Abigail Scheuer, Le Choux27th June 2018
What’s it really like to start a business in hospitality? We started an interview series to find out.
This week, we talked with Abigail Scheuer, Founder of Le Choux, about the difference between Paris and London, Yorkshire puddings and choux buns, and the one pastry every baker hates to make.
Choux seems to be very much in vogue right now. Why has a hundreds-year-old French pastry suddenly become everyone’s favourite treat?
This pastry has transformed dramatically in the last few years, especially in Paris. Pastry chefs have developed and refined the pastry, from controlling the oven temperature, the consistency of the pastry and baking it with a crumble topping.
A choux bun used to look like a Yorkshire pudding with icing on top. It’s now been developed in the same way a macaron has, to a perfect bun glazed and filled. In the same way, you can find doughnuts with all different flavours and the same can be done with choux! The pastry is baked and contains only a little butter so it’s lighter than most pastries.
What’s the one pastry that all bakers hate to make?
I’m not sure about the pastry, as everybody has different things they love and hate, but I know that every pastry chef has a creme patisserie nightmare story.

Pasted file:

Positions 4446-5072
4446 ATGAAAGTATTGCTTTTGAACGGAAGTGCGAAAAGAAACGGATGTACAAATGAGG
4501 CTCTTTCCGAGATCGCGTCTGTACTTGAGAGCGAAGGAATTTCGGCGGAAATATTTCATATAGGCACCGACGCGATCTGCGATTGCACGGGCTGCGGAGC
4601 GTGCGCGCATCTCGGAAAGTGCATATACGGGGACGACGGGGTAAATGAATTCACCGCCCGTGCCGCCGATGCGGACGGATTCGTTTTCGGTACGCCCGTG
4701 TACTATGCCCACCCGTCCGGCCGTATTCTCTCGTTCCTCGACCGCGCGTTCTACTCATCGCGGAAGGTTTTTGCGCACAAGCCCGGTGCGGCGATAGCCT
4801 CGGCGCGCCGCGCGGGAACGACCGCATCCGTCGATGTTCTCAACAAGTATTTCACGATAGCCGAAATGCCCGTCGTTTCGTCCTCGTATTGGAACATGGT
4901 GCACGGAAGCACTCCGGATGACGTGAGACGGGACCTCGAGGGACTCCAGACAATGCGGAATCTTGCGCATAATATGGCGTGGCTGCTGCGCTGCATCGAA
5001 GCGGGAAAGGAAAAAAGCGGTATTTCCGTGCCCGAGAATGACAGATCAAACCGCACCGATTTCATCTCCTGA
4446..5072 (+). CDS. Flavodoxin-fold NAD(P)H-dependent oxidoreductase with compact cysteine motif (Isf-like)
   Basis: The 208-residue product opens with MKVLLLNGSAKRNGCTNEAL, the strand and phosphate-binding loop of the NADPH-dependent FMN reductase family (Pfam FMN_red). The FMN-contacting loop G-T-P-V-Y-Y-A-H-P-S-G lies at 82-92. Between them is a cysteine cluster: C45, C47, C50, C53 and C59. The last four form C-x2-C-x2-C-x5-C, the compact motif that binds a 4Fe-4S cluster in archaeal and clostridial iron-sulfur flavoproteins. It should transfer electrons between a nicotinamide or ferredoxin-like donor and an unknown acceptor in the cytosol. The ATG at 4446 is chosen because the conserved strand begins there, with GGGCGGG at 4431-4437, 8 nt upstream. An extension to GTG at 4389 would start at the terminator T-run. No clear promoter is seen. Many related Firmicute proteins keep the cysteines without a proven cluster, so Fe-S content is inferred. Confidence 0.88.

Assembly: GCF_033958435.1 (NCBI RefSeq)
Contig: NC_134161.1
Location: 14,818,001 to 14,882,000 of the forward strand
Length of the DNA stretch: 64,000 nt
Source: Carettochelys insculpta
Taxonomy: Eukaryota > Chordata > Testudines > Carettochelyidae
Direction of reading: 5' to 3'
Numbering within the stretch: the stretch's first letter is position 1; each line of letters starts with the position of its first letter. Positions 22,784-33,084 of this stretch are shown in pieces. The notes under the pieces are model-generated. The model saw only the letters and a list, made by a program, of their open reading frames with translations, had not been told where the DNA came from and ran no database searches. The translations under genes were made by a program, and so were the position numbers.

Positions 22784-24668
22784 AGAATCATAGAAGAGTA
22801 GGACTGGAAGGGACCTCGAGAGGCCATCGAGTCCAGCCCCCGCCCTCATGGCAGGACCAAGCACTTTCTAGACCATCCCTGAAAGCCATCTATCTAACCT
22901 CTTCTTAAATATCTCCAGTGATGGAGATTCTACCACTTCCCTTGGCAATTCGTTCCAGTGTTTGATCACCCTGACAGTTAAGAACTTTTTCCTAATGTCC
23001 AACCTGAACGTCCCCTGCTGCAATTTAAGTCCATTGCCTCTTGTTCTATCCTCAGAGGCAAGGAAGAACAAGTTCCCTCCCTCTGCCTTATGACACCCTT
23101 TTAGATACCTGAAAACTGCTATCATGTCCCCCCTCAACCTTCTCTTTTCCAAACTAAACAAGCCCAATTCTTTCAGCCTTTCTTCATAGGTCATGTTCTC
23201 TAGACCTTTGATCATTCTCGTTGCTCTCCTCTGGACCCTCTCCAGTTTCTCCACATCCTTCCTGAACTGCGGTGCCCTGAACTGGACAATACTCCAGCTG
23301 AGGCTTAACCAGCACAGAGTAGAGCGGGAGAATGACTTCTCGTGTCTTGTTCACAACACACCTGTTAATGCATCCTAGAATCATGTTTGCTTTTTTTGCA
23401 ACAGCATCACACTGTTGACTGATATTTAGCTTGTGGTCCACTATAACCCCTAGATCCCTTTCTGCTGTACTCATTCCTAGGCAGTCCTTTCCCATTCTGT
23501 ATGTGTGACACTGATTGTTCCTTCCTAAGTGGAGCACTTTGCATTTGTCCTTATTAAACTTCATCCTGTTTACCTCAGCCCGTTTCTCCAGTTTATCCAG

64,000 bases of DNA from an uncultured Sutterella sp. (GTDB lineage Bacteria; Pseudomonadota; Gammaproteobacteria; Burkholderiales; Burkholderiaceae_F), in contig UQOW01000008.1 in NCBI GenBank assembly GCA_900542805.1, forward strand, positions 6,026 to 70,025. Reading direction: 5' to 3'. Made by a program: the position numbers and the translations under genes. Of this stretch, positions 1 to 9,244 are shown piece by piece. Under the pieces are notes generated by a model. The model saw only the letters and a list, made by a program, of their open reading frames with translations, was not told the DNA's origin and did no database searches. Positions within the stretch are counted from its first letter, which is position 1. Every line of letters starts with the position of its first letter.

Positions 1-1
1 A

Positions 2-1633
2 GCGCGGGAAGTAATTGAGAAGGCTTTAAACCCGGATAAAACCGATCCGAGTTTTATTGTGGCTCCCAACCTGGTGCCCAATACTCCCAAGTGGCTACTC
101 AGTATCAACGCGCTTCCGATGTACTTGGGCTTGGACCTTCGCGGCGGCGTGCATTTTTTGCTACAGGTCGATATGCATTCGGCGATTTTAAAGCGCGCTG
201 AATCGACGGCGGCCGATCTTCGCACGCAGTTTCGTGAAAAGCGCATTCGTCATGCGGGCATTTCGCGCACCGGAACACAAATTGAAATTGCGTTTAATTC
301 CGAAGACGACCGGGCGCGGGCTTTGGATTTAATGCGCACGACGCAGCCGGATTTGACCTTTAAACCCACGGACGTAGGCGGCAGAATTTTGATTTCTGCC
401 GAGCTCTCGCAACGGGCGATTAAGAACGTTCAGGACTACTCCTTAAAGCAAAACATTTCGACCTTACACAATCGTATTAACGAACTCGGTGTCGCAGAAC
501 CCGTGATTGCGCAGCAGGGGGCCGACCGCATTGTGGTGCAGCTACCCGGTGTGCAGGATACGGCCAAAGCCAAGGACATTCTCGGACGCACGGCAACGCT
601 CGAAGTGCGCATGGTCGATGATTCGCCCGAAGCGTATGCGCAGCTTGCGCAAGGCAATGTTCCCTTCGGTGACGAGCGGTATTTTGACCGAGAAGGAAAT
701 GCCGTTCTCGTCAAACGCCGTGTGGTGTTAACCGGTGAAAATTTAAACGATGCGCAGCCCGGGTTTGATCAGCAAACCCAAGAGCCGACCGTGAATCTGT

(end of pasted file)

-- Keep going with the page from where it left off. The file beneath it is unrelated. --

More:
They normally start with “when I used to have to make twelve litres of creme pat to make…” I hated to be on crème patisserie duty when I was at work!
Paris is like Mecca for pastry chefs. What do they have that we don’t?
Parisian pastry chefs are like scientists in a lab, for a start.
In Paris, they are constantly innovating and use progressive ideas alongside a respect for tradition, which means they are able to achieve the highest standards.
When I worked in Paris, I was always hearing about ‘savoir-faire’ which means ‘know how.’ You must know and understand the way things are made before you can manipulate and change them.
Every pastry chef in France needs to qualify and pass a CAP Patisserie exam before she or he can work, he must know ‘les bases’ – the fundamental skills, like shortcrust pastry, croissant pastry, creme patisserie, creme anglaise – before being able to make changes and improve them.